Brown’s own house is of the Queen Anne style.
“It has four different kinds of bay windows,” Brown described the home, which includes a curved, a semi-octagonal, and a diagonal bay window. It also has a keyhole window with stained glass.
“My favorite feature,” said Brown, “that’s the slate roof with copper flashing. It’s beautiful.”
Later, in the early 20th century, the streets were paved with “Belgian blocks” and homes were built in the Neoclassical Revival style, symmetrical in shape and featuring Ionic, Corinthian, or Doric Greek columns.
Following World War I, Oakwood became a less popular neighborhood. New homes built during this period were of the Craftsman style, so called because the building plans were published in a magazine called The Craftsman. This style was very popular throughout the country, but especially in the South, where residents could benefit from the shade offered by the deep eaves.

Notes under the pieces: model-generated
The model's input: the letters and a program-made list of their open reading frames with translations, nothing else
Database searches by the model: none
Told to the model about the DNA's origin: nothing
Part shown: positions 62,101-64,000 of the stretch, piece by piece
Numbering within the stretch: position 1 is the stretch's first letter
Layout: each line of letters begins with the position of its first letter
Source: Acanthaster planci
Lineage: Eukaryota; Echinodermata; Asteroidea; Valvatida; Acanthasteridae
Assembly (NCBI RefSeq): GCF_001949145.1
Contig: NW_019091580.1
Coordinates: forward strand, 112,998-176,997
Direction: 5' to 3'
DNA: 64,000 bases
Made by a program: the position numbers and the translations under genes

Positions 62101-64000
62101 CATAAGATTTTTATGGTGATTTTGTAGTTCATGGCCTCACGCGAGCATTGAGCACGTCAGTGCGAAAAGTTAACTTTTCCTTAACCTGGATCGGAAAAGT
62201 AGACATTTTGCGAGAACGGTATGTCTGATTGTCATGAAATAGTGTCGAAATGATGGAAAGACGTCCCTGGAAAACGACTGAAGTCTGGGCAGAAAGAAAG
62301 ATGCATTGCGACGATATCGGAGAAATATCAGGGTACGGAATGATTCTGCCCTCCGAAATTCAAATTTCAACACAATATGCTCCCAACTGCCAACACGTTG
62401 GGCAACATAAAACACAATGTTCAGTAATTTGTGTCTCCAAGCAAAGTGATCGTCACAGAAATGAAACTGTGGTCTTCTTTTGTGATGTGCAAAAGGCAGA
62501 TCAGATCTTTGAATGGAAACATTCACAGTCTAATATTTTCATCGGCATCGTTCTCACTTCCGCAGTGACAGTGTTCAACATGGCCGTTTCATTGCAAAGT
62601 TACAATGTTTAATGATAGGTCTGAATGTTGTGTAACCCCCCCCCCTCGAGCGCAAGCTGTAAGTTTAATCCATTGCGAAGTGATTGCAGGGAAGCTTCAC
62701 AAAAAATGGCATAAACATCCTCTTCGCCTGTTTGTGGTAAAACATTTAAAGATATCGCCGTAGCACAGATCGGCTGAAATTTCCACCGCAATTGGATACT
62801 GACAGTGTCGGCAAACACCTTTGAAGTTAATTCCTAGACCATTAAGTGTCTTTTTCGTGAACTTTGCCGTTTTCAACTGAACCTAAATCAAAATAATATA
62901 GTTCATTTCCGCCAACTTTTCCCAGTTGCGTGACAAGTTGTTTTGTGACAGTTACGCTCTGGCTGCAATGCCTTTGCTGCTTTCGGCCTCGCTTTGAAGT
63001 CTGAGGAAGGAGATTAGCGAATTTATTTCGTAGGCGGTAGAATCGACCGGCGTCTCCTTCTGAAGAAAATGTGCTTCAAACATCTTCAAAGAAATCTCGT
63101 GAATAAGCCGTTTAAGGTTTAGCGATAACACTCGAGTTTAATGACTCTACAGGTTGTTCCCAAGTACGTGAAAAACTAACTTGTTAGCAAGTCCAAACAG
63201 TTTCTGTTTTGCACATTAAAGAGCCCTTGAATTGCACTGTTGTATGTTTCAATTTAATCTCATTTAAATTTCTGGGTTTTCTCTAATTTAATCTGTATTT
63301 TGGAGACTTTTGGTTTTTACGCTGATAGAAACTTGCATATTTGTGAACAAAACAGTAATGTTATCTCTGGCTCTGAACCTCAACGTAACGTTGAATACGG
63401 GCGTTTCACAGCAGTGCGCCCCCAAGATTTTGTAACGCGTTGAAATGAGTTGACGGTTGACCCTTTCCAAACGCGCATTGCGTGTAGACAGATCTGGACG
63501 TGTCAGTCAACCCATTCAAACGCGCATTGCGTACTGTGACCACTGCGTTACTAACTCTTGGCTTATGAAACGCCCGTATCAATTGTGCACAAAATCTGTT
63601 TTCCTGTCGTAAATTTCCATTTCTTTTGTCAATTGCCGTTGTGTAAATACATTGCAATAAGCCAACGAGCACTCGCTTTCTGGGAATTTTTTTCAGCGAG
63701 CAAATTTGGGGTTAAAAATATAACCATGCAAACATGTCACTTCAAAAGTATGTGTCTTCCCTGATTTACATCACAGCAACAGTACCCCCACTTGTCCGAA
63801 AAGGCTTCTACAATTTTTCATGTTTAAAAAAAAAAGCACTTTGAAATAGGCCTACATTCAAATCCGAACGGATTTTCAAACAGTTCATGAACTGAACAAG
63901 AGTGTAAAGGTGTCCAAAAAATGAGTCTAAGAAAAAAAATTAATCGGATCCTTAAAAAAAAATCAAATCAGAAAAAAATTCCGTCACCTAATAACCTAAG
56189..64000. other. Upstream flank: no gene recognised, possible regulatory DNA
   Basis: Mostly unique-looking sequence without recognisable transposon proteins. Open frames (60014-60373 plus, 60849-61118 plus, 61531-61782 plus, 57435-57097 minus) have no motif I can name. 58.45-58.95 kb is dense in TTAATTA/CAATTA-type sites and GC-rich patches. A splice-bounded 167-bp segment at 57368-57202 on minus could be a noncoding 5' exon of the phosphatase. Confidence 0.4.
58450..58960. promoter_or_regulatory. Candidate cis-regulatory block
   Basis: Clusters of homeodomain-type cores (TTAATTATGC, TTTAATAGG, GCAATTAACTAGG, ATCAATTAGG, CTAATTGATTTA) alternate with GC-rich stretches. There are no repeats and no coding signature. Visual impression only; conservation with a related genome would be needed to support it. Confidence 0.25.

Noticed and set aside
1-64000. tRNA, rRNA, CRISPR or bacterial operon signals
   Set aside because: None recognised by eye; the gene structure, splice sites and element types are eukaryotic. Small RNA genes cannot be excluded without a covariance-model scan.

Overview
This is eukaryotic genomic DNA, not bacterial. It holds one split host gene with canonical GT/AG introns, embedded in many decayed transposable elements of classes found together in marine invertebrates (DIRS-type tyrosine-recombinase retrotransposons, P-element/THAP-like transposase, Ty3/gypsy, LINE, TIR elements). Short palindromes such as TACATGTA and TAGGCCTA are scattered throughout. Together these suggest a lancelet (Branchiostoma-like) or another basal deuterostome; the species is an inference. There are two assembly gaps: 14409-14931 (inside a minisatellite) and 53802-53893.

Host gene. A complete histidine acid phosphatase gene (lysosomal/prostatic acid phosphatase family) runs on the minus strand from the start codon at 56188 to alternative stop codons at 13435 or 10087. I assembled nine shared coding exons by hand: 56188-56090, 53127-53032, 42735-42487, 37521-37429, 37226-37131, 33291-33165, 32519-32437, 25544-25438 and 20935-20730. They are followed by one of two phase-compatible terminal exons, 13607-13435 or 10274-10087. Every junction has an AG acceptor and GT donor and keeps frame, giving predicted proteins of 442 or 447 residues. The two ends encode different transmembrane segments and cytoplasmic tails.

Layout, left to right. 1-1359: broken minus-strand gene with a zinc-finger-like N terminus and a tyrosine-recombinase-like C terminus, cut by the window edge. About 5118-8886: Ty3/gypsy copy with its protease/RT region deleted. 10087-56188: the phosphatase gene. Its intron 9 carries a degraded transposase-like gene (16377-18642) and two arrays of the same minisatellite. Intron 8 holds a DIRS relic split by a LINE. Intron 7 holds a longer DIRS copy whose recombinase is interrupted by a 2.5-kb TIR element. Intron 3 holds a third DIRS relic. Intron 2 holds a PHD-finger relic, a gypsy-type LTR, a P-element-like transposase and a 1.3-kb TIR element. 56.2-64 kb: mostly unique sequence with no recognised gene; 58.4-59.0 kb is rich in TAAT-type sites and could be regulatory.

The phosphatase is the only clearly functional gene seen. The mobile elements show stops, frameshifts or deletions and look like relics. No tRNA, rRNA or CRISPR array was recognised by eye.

Following the Second World War, the rise in popularity of the automobile led to more families moving out of cities, and a lot of wealthier residents left Oakwood. Many of the houses fell into disrepair or were divided into apartments, and in 1965 the city published a plan to demolish much of the neighborhood to make way for a highway.
But neighbors banded together to fight the plan. In 1972, the Society for the Preservation of Historic Oakwood was formed. Thanks to their concerted efforts, the historic importance of the neighborhood became nationally recognized, and plans for the highway were retracted.
“Ever since then, we’ve been fixing up the houses,” said Brown. “When I bought [my home] in 2016, it had been empty for 17 years and dilapidated, and it took me three and a half years to fix it up.”
Brown explains that the neighborhood is very diverse, but that everyone gets along.
“This pandemic has hurt us worse than most neighborhoods because we party a lot together. We have parties all year long normally…but not this year,” said Brown.
A strong sense of community was a common theme throughout the conversations I had with the residents, all of whom were keen to talk about their love for the neighborhood.
“It’s a very active community in that there’s several social events throughout the year,” said Mark Lovern, who has been in the neighborhood since 2011. “It’s great for the kids because, Halloween, they do it up big, and then the Oakwood candlelight tour in December is always really nice.”